Another level of medical certification is the Hostile/Hazardous Environment Medic. This is a more advanced certification that will train you in the handling or moving of an injured person, along with basic life support. You will learn how to use suction, extricating trapped persons, and field treatment in such trauma as burns, heart attack, and fracture. You’ll learn cannulation, cricothyrotomy, and chest decompression.


You will first be trained to use the Browning long-trac rifle and Glock. Aiming techniques such as breath and trigger control will be taught as well as firing from different positions such as standing, prone, shooting from cover, and kneeling. Your experience in small arms will aid you in your job as an MSO.


Fred Burns has been working in the defense industry for many years. He currently works for a company that supply access to training courses and jobs in security in the UK.

Managing the maritime security risks in the Caribbean basin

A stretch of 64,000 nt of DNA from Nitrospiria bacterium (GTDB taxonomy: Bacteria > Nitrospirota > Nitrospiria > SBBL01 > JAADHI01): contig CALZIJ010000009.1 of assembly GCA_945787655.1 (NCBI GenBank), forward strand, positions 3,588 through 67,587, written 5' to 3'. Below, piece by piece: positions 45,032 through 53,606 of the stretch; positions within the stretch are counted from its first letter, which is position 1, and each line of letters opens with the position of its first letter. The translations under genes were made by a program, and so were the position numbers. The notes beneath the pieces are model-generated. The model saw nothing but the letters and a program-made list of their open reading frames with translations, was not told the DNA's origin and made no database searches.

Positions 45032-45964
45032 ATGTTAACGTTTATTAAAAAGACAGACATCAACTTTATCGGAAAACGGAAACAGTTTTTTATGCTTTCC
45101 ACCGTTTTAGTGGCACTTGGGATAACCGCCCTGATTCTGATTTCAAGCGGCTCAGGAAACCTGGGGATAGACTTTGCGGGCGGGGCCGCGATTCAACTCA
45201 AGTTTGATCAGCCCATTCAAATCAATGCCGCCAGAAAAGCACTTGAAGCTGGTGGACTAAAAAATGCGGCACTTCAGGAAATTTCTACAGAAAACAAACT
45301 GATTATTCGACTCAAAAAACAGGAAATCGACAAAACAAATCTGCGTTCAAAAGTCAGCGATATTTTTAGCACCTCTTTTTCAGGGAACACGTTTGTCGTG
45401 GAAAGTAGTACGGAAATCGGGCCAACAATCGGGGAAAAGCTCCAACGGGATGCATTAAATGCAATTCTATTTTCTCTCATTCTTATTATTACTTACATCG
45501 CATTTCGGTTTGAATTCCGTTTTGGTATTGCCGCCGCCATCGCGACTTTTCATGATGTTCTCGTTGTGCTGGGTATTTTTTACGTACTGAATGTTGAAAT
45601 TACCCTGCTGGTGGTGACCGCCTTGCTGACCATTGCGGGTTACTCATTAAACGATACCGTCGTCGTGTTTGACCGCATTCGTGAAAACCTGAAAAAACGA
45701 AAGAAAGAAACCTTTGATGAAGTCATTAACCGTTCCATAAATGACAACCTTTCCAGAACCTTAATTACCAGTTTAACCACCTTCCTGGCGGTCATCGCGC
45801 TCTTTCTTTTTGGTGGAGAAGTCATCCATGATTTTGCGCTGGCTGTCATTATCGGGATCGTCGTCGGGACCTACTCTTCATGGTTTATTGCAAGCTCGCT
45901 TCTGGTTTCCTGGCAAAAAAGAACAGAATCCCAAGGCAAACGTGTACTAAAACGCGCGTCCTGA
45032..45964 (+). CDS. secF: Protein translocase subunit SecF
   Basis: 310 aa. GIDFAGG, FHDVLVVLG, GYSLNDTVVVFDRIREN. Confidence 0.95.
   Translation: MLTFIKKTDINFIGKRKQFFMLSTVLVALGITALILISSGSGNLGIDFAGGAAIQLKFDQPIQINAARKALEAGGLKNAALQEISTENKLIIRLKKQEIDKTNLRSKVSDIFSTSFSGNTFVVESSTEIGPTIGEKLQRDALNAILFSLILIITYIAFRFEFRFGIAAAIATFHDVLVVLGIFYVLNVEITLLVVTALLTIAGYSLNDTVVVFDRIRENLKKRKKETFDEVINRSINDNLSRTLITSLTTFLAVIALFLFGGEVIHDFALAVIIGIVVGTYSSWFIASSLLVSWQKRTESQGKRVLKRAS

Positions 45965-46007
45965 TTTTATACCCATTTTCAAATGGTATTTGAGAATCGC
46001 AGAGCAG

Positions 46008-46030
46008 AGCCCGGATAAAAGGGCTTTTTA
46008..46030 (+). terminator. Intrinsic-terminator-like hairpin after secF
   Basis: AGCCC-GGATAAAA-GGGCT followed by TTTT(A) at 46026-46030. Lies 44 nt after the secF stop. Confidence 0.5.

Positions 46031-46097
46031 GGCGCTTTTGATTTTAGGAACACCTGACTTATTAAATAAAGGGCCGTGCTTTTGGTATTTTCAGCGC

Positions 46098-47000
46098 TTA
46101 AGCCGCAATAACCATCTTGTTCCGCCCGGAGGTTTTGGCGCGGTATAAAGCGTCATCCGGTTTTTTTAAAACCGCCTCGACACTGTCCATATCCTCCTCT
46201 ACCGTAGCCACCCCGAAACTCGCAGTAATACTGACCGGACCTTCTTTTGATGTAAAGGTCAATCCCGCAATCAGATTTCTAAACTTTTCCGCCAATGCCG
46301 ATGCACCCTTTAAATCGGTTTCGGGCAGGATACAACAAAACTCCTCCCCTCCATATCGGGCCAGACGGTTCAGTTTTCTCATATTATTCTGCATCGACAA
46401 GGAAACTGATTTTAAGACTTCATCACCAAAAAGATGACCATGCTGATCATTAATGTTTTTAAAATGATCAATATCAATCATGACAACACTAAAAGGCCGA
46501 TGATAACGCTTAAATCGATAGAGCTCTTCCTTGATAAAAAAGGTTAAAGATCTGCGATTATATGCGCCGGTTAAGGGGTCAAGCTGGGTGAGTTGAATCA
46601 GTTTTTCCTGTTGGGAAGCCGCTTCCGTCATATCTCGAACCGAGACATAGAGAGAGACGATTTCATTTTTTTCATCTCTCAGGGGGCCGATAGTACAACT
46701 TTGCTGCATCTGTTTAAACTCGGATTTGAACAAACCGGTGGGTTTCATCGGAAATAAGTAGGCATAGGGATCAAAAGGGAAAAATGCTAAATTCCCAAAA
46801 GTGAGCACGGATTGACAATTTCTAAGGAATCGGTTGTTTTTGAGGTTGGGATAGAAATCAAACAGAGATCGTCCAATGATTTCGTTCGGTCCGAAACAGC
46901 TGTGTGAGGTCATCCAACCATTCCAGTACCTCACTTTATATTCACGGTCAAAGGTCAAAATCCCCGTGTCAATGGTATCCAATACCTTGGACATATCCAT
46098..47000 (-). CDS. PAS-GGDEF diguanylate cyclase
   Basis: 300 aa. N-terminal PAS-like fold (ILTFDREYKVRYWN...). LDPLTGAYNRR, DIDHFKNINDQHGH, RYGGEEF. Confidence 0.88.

By Alex Stephenson, Defence IQ

If risk can loosely be defined as a combination of factors including threat, vulnerability and impact then it is time to take strategic notice of the Caribbean region.

An increasingly vicious war on drugs taking place on mainland Central America is gradually pushing criminal activity offshore. Demand for drugs – in particular cocaine – in Europe and North America results in illicit trafficking through the Caribbean region. The fear is that increasing gang violence may spill over from the land into the maritime domain.

The small island nations have limited resources and interest in acting beyond their immediate territorial waters. The solution lies in cooperation among nations and in particular the larger regional players; USA, France, Netherlands and, increasingly, Canada. However, legal obstacles to operating in territorial waters of other nations remain, as do gaps in radar coverage and information sharing. Policing such a large geographic area must be intelligence led and this requires an integrated approach.